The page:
NewsAmerica in Crisis


Pandemic, racism compound worries about Black suicide rate

Virus Outbreak Black Suicides
Posted at 4:35 PM, Jul 11, 2020
and last updated 2020-07-11 16:35:43-04

CHICAGO (AP) — Black people are facing a combination of stressors experts worry could affect the suicide rate. Isolation, a shortage of mental health providers and racial trauma are some of the factors hitting simultaneously.

Black people suffer disproportionately from COVID-19 and have seen soaring rates in youth suicide attempts.

Mental health advocates are calling for more specialized federal attention on Black suicides, including research funding.

Counselors focusing on Black trauma are stepping in to offer free help. And Black churches have sought new ways to address the issue as the pandemic has eroded how people connect.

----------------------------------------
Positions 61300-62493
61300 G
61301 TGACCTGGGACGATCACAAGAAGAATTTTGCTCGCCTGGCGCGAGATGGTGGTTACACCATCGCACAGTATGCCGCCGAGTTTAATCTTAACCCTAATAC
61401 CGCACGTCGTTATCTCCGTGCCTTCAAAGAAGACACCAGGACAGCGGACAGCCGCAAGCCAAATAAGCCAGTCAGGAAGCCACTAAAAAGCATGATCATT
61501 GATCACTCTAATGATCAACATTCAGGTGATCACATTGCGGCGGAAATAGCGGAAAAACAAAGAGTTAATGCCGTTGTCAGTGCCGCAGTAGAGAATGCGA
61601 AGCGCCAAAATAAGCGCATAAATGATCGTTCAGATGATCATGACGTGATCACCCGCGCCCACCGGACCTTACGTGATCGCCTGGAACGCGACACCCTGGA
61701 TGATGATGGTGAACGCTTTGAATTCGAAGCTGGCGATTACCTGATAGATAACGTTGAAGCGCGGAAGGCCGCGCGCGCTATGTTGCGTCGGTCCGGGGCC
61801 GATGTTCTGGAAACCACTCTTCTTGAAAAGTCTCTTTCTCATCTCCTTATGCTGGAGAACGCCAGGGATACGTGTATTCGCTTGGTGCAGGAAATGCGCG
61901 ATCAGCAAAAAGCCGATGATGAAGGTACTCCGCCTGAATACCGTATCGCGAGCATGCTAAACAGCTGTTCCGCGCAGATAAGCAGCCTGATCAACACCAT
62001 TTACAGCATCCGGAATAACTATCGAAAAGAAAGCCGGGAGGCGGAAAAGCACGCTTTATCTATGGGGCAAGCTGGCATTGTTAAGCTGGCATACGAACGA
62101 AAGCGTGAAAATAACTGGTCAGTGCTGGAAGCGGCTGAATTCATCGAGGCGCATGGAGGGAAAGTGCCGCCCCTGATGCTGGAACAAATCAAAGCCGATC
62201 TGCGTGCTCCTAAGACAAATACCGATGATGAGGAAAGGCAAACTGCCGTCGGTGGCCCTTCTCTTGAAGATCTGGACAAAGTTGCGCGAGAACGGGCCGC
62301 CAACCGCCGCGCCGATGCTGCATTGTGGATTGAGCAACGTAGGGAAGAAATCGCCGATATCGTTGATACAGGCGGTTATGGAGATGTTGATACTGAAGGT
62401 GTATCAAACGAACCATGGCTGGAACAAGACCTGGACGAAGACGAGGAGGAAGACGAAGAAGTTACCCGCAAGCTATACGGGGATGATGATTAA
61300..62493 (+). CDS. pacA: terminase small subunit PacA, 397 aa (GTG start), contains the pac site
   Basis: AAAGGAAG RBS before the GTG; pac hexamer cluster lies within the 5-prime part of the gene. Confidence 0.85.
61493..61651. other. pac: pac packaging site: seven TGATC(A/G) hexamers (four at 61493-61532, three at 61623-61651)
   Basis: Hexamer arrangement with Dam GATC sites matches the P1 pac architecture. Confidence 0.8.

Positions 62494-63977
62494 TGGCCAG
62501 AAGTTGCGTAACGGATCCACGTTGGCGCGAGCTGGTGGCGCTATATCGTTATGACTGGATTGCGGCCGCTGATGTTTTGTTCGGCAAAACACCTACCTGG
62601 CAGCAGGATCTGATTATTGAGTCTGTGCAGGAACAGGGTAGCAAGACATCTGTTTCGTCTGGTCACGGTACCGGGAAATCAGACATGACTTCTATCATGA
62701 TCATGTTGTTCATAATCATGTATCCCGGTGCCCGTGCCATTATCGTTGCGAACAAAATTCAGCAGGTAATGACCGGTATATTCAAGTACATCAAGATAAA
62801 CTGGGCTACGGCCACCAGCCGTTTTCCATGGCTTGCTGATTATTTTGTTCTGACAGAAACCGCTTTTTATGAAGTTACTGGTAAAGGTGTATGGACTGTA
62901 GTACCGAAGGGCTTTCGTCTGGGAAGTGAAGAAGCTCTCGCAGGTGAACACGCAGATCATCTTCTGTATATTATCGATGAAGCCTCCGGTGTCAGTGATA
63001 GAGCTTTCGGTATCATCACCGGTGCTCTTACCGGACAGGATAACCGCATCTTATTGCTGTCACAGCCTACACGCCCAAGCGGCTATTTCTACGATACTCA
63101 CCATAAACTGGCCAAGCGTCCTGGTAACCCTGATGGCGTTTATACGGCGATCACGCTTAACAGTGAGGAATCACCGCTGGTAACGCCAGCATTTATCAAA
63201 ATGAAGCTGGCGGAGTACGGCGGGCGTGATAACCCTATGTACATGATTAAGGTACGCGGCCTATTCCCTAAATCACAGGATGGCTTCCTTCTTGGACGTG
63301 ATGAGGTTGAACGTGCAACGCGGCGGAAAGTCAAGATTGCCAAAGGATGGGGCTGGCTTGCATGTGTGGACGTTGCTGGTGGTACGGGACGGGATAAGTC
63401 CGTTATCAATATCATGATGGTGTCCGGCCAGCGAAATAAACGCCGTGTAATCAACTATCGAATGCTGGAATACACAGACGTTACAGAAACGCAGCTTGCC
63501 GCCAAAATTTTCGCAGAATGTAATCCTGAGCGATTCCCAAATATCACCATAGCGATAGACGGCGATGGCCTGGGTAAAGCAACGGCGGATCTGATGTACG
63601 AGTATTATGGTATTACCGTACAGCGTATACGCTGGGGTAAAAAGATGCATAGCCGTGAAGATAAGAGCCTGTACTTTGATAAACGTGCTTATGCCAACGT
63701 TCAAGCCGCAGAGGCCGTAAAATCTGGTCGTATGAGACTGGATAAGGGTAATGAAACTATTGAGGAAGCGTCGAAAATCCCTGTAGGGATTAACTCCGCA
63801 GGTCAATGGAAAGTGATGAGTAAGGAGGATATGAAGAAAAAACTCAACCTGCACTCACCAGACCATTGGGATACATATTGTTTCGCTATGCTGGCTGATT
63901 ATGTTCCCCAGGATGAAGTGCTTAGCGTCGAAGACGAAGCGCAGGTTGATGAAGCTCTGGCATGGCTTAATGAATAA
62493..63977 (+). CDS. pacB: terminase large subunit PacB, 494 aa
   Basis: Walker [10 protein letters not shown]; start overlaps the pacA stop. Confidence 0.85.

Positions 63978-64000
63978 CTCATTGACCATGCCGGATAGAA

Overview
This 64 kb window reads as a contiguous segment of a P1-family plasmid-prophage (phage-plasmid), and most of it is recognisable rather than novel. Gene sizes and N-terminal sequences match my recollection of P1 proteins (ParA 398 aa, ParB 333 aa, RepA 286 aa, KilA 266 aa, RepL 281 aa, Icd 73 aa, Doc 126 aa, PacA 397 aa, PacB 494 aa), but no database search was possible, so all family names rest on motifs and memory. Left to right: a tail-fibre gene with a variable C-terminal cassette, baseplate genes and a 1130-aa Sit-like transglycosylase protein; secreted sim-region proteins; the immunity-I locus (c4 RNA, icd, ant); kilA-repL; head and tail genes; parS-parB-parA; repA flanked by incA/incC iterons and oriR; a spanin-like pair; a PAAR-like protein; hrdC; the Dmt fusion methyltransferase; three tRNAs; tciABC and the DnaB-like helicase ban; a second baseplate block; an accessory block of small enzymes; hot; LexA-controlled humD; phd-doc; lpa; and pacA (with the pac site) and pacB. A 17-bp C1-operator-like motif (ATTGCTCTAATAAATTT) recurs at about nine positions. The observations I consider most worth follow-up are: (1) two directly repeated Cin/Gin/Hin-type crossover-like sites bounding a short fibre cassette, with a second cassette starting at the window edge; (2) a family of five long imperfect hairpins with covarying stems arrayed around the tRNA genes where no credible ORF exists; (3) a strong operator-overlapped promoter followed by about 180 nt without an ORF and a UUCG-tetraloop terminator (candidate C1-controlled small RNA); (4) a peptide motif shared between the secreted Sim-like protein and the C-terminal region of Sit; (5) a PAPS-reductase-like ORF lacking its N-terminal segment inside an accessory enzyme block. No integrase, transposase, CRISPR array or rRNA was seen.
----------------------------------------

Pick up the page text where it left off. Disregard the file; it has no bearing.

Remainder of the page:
“There has been a lot of complex grief and loss related to death, related to loss of jobs and loss of income,” said Sean Joe, an expert on Black suicides at Washington University in St. Louis. “There’s a lot of hurt and pain in America going on right now, and you only are getting a sense of depth in the months ahead.”

Suicides overall have increased. The Associated Press reports, roughly 48,000 people in the U.S. died by suicide in 2018, with the rate increasing 35% since 1999, according to the Centers for Disease Control and Prevention. Suicide is the 10th leading cause of death among all ages. For ages 10 to 19, it’s second after accidents.

Suicide attempts rose 73% between 1991 and 2017 among Black high school students while suicidal thoughts and plans for suicide fell for all teens, according to a study published in November in the journal Pediatrics.

Black people are dying from COVID-19 at higher rates, leaving them to grieve more in isolation with restrictions on funerals and gatherings. Added to the mix is a national reckoning with racism after George Floyd’s killing, AP reports.